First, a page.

Massive fiscal response to COVID-19 pandemic pushes global public debt to record level: IMF

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Pedestrians walk past the International Monetary Fund headquarters' complex in Washington Sunday, May 2, 2010. A senior International Monetary Fund official says the IMF's executive board is meeting in Washington to consider how much aid to grant Athens under a massive rescue loan package. (AP Photo/Cliff Owen)

The ongoing COVID-19 pandemic has already prompted an “unprecedented” fiscal policy response of close to 11 trillion U.S. dollars worldwide, pushing global public debt to reach record high level, the International Monetary Fund (IMF) said Friday.
“In the face of a sharp decline in global output, a massive fiscal response has been necessary to increase health capacity, replace lost household income and prevent large-scale bankruptcies,” Vitor Gaspar, director of the IMF’s Fiscal Affairs Department, and Gita Gopinath, IMF chief economist, wrote in a blog.
“But the policy response has also contributed to global public debt reaching its highest level in recorded history, at over 100 percent of global GDP (Gross domestic product), in excess of post-World War II peaks,” they noted.
Gaspar and Gopinath said the need for continued fiscal support is “clear” as countries gradually reopen from the lockdown, “but this begs the question of how countries can finance it without debt becoming unsustainable.”
In 2020, relative to the IMF’s January World Economic Outlook, fiscal deficits are expected to be more than five times higher in advanced economies and to more than double in emerging market economies, leading to an unprecedented jump in public debt of respectively 26 and 7 percentage points of GDP.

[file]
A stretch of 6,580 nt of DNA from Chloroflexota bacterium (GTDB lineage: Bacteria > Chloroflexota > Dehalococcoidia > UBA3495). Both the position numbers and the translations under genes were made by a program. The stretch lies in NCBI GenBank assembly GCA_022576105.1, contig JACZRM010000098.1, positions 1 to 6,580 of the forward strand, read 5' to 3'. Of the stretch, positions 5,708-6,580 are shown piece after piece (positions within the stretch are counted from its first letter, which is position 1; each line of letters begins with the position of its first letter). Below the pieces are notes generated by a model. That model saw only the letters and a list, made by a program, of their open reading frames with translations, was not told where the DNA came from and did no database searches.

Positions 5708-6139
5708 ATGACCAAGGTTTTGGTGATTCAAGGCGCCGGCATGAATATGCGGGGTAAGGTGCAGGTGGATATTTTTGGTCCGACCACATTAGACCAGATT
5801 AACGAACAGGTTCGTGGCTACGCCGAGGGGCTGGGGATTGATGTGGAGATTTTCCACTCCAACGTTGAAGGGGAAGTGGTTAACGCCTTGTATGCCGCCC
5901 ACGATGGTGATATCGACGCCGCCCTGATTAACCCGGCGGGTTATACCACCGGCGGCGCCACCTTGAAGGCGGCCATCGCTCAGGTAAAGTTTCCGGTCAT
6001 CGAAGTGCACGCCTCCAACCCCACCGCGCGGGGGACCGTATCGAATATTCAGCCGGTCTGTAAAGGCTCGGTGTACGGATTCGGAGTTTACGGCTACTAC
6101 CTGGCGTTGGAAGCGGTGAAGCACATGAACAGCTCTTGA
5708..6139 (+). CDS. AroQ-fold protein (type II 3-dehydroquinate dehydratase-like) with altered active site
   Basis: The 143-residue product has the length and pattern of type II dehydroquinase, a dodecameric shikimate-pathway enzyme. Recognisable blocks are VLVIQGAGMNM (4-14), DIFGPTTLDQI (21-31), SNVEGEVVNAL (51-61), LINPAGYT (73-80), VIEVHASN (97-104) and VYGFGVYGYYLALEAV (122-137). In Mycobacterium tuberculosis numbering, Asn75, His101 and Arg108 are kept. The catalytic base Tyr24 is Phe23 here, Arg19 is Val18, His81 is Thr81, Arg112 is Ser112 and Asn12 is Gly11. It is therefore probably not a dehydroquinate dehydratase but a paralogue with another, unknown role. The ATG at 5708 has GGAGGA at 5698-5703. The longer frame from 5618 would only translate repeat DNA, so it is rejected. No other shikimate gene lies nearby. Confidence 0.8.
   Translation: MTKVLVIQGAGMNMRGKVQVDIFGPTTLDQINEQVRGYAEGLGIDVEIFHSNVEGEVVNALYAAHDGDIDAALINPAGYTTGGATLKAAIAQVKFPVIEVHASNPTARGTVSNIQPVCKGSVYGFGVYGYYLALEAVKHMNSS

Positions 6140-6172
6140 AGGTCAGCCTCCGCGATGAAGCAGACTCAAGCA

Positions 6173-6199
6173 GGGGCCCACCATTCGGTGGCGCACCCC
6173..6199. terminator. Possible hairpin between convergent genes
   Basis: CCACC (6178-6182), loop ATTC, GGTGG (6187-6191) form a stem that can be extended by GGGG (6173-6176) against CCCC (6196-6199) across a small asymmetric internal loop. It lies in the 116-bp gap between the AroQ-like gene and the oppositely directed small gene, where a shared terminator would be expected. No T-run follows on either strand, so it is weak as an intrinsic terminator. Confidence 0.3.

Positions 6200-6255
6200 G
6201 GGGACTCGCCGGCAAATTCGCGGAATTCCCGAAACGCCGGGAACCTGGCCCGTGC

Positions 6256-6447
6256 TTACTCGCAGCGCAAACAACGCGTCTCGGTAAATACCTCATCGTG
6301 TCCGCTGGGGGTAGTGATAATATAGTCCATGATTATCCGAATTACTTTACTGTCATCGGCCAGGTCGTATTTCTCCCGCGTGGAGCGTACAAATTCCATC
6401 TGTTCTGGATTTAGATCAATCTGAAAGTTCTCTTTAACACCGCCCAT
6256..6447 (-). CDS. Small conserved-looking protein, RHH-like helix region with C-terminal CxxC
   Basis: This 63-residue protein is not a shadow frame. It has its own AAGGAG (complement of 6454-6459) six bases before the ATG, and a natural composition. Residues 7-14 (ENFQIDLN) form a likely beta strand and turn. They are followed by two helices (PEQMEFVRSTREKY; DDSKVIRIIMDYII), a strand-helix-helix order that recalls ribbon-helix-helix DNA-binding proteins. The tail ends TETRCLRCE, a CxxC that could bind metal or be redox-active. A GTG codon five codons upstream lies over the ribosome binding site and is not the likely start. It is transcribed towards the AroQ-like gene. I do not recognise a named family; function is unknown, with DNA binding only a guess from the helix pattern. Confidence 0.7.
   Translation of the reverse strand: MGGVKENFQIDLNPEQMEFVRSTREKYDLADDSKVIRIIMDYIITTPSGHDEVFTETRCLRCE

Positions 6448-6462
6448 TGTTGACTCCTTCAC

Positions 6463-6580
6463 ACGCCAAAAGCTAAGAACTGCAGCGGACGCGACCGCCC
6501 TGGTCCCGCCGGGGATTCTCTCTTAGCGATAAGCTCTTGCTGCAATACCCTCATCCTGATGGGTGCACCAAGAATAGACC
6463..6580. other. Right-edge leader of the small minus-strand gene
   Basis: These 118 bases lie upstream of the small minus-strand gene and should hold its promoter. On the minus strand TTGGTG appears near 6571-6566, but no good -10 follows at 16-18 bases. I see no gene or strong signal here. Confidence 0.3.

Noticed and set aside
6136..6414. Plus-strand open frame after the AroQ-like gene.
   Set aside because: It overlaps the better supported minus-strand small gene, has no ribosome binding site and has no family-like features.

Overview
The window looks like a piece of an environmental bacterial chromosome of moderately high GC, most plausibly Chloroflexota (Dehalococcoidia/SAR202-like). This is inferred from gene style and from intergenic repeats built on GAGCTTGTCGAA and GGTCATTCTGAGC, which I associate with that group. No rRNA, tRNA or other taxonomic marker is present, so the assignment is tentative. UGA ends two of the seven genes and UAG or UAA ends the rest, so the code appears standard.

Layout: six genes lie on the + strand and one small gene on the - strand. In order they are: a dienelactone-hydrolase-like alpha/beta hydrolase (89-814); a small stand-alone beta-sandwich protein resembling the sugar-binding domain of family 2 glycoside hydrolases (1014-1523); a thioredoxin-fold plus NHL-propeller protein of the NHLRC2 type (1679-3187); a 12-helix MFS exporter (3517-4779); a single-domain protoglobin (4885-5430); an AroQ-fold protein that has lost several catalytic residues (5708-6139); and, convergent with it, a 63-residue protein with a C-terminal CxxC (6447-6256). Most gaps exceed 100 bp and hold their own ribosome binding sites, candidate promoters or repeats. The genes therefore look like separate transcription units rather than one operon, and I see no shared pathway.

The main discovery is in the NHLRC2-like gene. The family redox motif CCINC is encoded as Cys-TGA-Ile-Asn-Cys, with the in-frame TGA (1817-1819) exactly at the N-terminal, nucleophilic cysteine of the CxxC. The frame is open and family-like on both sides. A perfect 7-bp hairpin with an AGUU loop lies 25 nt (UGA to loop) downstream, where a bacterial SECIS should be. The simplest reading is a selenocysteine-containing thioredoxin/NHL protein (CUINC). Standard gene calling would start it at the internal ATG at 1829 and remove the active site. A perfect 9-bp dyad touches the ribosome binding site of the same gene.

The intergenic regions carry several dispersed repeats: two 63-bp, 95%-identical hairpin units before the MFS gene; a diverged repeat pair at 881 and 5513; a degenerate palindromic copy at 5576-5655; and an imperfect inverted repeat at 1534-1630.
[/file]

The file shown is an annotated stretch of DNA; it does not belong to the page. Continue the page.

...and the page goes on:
Overall, public debt is expected to “stabilize” in 2021, spurred by low interest rates and a projected strong rebound in economic activity in the baseline, the authors said, though “caution is advised.”
“There is a great diversity in debt levels and financing abilities across countries and high uncertainty surrounding the forecasts,” they said. “Borrowing costs can increase rapidly, particularly for emerging economies and frontier markets, as was the case in March.”
They noted that “ensuring a path back to sustainable fiscal balances” will also be key in countries that entered this crisis with already elevated debt and low growth.
“Governments will need to pursue a credible medium-term fiscal plan that relies on improving revenue mobilization — including through minimizing tax avoidance, greater tax progressivity in some cases, carbon pricing and higher efficiency in spending,” they argued.
They also stressed that “transparent communication” of any plan will help contain potential volatility in sovereign debt markets in the transition.
Moreover, international institutions must ensure that access to international liquidity is not disrupted by self-fulfilling market panics, they said, noting that the international community must also ensure that vulnerable low-income developing countries lacking the resources to support healthcare systems and sustain lifelines have access to concessional financing and, in some cases, grants.
Some 72 countries have already received IMF emergency assistance, “but far more bilateral and multilateral support will be needed,” they added.

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